Mortgagee sales have decreased in the last quarter, and the focus has moved from property investors to ordinary homeowners, according to Terralink International figures.
Terralink figures show there were 187 forced sales in New Zealand during September, compared to 188 in august and 217 in July. The highest number recorded this year was 264 in May.
Terralink managing director Mike Donald said that while forced sales are still some five times higher than the pre-recession period, the trend is moving downward for the first time since 2008.
"The latest figures show a slight drop on the month before, but it is the overall trend which is most significant. Over the last quarter we have seen an ongoing downward trend that signals, at an overall level, that the pain is easing for property owners," Donald said.
Regions that saw the greatest fall in mortgagee sales in September included Manawatu (down 53%), Wellington (down 50%) and Canterbury (down 65%). However, some areas have seen increases including Otago (up 22%), Auckland (up 12%) and Waikato (up 9%).
While the number of mortgagee sales has trended downwards, Donald said increasingly it has been individual property owners with only one property rather than property investors facing forced sales.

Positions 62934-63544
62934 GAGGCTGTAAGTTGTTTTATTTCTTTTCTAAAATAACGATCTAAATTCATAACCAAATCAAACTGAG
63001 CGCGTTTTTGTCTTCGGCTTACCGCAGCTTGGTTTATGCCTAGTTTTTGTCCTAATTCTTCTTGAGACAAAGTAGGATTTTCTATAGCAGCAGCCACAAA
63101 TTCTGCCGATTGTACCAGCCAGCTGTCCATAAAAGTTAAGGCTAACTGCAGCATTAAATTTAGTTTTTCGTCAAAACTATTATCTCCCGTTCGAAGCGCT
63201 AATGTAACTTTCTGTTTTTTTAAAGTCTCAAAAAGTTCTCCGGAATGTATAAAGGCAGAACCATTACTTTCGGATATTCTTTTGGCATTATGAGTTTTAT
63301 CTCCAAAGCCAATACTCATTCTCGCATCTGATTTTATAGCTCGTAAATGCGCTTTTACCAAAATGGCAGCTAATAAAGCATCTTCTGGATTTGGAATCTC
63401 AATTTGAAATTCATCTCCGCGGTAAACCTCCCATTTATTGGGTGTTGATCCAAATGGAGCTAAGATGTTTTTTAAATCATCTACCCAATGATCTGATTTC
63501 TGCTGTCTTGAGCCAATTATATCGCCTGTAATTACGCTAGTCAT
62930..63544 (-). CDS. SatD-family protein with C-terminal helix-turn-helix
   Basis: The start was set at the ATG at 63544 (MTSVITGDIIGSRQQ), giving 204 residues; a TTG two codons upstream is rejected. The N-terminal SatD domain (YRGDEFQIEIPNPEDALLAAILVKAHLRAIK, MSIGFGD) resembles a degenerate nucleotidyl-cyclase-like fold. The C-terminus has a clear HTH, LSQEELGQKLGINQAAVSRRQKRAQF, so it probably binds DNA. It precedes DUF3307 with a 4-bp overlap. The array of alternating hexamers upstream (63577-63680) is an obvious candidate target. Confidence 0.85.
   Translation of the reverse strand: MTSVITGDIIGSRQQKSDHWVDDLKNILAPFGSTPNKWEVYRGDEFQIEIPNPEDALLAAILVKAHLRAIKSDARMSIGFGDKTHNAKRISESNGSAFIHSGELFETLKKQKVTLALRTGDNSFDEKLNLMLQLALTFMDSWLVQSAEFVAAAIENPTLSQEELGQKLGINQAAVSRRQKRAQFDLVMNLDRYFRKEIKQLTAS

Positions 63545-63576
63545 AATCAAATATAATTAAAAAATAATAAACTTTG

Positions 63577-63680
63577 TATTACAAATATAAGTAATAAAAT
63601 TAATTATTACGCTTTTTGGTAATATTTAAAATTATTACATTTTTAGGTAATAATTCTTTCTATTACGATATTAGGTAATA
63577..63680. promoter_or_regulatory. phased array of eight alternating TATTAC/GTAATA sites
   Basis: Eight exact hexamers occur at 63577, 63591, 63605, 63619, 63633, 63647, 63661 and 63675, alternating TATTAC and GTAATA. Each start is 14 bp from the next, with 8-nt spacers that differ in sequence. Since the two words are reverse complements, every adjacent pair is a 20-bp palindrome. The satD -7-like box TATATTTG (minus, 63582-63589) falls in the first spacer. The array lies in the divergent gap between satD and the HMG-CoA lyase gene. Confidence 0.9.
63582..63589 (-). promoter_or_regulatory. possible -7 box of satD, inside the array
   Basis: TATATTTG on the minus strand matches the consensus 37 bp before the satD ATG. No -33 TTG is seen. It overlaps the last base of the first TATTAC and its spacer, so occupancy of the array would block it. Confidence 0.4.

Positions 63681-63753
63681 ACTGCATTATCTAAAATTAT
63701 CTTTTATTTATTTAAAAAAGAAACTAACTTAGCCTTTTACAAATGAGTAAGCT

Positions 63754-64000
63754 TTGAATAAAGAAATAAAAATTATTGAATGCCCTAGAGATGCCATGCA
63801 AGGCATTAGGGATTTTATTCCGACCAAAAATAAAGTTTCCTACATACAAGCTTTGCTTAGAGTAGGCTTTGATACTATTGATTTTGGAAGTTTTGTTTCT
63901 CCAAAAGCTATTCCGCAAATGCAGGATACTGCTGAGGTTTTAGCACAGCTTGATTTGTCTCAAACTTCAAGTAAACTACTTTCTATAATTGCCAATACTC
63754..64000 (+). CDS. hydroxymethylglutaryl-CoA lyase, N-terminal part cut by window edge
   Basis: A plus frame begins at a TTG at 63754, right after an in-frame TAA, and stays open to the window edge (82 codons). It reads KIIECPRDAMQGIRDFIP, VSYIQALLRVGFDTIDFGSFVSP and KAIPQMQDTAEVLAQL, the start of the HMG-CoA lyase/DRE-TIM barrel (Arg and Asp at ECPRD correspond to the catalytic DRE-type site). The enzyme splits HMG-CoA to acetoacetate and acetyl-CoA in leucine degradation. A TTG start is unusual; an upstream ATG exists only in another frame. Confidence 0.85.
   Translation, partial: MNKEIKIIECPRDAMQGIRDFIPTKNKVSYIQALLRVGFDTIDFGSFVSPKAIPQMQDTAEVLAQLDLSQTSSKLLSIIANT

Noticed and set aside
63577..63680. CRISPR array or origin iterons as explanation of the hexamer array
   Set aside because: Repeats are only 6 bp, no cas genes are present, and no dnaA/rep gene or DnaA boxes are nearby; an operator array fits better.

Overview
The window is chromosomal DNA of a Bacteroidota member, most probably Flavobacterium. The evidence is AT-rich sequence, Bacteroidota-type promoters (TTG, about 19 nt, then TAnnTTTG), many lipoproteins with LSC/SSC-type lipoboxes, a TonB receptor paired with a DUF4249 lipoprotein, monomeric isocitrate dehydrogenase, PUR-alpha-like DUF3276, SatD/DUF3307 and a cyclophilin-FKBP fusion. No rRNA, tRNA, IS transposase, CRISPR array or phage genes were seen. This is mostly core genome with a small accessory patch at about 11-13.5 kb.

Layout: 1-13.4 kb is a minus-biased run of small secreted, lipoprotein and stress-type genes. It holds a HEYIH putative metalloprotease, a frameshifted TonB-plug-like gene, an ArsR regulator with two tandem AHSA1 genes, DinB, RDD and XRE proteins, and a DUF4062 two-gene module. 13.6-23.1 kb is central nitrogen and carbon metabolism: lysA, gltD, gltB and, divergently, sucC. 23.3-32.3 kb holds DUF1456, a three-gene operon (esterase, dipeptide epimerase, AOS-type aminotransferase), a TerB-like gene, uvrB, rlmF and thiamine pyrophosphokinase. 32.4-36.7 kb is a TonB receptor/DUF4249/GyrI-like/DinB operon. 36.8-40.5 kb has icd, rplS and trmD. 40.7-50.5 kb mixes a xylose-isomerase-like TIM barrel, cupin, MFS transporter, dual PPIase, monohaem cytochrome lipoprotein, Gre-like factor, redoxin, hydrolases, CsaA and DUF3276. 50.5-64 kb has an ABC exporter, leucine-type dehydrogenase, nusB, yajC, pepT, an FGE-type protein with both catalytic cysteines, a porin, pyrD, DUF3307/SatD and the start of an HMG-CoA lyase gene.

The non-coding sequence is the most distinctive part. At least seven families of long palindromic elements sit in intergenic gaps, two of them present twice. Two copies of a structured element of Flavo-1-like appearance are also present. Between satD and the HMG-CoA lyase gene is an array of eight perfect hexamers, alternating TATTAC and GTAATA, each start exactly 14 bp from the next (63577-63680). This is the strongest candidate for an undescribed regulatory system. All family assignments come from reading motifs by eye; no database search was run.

In September 24% of all mortgagee sales were for properties owned by ‘mum and dad' homeowners compared to 23% in August and 21% in September 2009.
"Whilst the overall downward trend is positive, if we drill down further we not only see an increasing percentage of ‘mum and dad' homeowners losing their only home, but the profile of the lenders forcing the sales has changed too. "
"As you might suspect, the vast majority of mortgagee sales through 2008 and 2009 were second tier finance companies calling on their loan defaults. However, in 2010, it's increasingly the first tier lenders, or major banks, forcing sales. Across 2008, only 32% of mortgagee sales were forced by first tier lenders, but in 2010 so far, first tier lenders have already forced 42% of all mortgagee sales."
Donald said that while the effects of the recession appear to be easing, it is increasingly ordinary Kiwi homeowners losing their home.
"Sadly this trend is likely to continue for as long as there is a sluggish economy," Donald said.